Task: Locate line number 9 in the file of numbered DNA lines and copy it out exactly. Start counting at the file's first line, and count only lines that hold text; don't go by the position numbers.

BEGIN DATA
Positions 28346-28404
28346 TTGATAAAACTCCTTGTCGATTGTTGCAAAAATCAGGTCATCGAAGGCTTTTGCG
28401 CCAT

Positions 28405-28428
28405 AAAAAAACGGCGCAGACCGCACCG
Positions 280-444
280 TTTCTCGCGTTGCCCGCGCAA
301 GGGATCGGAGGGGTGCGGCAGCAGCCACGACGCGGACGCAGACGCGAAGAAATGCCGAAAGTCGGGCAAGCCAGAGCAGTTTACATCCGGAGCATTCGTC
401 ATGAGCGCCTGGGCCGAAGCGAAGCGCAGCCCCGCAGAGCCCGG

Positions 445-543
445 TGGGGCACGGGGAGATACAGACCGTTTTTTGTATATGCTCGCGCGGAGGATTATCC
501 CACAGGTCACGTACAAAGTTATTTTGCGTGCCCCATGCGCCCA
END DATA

401 ATGAGCGCCTGGGCCGAAGCGAAGCGCAGCCCCGCAGAGCCCGG